The Business of Selling Online: Third Party Sellers

Still enjoying the holiday, but last week we talked about buying soccer gear through individual team websites.  Should be back live tomorrow, but here is post we put up in January of 2010 about shopping through third party sellers.  Is the above investigation still valid?

Last week we started our series on the business of selling MLS and WPS merchandise online.  The first post looked at sales through official websites for the leagues and teams.  You can view that post here.  Today, we will take a look at third party sellers of MLS merchandise.

We started with a simple Google search for “soccer jerseys” and the first hit was WorldSoccerShop.com.  The site had a full selection of MLS gear, including the 2010 jerseys.  Pricing for 2010 jerseys was the same as on the league site, although WorldSoccerShop.com offered a significantly lower price for 2009 jerseys than was offered on MLSnet.com.  In addition, MLSnet.com was not offering 2010 youth jerseys which were available on the third party seller.  One important note, MLS apparently has the jerseys ready to ship, whereas, the third party seller was calling these “pre-order” items.  The site also had WPS 2010 apparel, with a slightly smaller selection than available on the league page.  The interface was easier to use on WorldSoccerShop.com than either of the league pages. Checkout procedures were virtually identical.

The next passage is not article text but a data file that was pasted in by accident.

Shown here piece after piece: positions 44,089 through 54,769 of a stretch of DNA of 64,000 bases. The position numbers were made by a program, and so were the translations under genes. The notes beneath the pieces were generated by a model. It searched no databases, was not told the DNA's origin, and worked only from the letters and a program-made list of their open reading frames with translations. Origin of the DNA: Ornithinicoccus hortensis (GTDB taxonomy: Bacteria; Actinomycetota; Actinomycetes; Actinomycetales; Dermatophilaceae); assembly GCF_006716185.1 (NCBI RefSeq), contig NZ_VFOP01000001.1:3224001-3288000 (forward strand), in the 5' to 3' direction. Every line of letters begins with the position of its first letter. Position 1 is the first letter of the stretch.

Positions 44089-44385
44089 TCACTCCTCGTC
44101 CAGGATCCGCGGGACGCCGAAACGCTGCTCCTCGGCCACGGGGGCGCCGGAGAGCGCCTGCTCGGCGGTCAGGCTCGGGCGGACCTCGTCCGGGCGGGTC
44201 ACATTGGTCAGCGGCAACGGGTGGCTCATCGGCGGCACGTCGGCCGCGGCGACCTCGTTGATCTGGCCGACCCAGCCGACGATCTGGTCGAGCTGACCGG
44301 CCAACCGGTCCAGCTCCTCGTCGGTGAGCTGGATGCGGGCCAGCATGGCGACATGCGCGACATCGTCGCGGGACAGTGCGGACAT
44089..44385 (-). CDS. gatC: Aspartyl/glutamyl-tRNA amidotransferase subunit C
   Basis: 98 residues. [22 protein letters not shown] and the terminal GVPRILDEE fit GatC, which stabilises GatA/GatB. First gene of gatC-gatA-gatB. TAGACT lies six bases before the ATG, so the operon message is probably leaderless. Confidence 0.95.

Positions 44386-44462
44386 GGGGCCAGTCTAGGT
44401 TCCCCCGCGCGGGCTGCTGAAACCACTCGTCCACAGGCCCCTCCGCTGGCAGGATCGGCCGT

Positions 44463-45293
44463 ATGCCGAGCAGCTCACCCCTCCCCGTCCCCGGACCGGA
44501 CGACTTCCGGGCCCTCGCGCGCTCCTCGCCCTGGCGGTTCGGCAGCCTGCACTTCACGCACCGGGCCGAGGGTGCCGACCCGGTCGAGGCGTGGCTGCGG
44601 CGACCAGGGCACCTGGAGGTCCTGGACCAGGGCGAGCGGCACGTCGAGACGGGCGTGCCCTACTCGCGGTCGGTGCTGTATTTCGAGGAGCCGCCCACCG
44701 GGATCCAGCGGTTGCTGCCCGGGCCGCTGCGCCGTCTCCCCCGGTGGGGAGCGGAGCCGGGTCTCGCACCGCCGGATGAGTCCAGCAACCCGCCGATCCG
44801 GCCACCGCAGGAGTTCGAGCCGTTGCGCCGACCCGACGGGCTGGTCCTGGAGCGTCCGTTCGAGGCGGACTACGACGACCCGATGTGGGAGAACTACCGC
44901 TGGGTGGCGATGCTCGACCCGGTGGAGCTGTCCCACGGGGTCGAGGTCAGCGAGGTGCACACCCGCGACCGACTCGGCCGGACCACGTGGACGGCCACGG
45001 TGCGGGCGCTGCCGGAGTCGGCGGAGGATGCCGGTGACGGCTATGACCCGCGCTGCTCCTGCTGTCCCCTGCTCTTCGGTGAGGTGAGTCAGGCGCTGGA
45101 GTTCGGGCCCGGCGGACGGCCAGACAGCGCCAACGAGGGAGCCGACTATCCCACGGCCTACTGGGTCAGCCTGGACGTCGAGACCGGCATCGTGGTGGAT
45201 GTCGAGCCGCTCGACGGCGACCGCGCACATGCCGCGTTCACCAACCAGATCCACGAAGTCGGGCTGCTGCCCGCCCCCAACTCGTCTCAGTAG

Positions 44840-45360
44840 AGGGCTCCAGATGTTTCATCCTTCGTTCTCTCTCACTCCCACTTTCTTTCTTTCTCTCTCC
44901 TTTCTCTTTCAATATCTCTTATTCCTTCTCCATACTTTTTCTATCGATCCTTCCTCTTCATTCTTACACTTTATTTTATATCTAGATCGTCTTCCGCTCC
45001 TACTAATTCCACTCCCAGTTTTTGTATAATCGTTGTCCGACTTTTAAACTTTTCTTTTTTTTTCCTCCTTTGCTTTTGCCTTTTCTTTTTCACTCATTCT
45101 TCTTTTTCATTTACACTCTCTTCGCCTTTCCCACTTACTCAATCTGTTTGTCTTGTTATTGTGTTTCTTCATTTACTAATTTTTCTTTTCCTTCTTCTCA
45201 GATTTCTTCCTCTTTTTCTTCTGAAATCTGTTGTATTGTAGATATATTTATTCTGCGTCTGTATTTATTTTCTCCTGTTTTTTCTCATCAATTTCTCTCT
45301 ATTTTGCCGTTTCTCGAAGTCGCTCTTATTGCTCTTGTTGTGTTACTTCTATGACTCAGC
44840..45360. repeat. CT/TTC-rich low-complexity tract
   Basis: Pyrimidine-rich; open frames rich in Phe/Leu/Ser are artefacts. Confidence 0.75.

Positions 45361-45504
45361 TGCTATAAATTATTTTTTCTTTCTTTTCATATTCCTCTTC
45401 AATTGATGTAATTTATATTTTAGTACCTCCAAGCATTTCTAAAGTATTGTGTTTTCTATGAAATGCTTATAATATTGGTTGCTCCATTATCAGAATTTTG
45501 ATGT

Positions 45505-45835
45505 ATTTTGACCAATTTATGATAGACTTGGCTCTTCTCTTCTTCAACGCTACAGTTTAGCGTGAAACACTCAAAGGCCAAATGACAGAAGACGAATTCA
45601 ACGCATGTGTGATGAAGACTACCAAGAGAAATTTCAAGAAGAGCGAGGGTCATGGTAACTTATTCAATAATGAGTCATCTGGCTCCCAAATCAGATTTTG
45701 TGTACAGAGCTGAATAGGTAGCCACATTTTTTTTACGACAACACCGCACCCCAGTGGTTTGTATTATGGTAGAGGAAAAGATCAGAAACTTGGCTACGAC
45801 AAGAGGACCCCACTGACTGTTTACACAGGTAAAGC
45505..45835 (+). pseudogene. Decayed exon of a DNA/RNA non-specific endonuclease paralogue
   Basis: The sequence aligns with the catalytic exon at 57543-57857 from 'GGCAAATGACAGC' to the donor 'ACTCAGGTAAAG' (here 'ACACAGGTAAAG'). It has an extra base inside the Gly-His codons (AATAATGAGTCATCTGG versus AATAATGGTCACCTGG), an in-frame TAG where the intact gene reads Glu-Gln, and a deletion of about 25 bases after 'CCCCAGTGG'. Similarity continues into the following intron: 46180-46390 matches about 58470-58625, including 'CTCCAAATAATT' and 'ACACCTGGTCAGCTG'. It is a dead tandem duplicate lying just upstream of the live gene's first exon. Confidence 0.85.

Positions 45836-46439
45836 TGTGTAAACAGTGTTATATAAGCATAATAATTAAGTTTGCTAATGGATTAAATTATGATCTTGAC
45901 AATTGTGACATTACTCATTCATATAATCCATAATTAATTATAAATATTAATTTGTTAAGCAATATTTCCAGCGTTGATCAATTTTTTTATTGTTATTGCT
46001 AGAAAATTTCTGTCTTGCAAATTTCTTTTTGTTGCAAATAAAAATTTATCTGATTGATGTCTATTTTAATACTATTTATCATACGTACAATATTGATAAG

Back to Google and on to soccer.com/eurosport.  Here the interface was much worse than those discussed above.  Pricing was the same for most MLS gear, however the website was offering $7 dollars off 2010 MLS jerseys for those in the soccer.com “goal club”.  The goal club requires a one-time $24.99 fee.

Amazon.com had a very limited selection of MLS apparel, none of it particularly recent.  While most soccer fans wouldn’t go to Amazon.com for MLS gear, it is quite likely that parents of kids who express interest in soccer and MLS might go there first.  Thus, the lack of a presence on the premier online retailer is probably detrimental to the league.   Finally, we went to the Dick’s Sporting Goods page because of the  retailer’s long association with the league.   The 2010 jerseys are not being offered at Dick’s and there was a fairly limited selection of MLS merchandise.  Interestingly, the offerings were not consistent from team to team and we found navigating the page to be a bit challenging.

Overall, it appears that there are a large number of third party retailers where MLS and WPS gear is available online.  Where one shops likely comes down to preference, as there is not a significant price difference among the retailers.  In our next post on this topic, we will look at the re-sale and discount markets.

Advertisements

2 Responses

  1. world soccer shop.com and soccer.com are really good websites for someone looking to buy soccer gear. Maybe you can find some classic jerseys on eBay also. I would always like to buy Man Utd’s 99 kit but can never find it

    selling items online

  2. Sometimes most people who want to convert their valuable stuff for cash find it easy to sell their collectibles on third party sellers. That’s partly the reason why resellers appears to be more aggressive. Today when you search for “soccer jerseys” you’d get the worldsoccershop on the third, soccer.com and soccerpro.com being the first and the second respectively. Somebody might be interested to sell their stuff hassle free do checkout selling stuff online .

Comments are closed.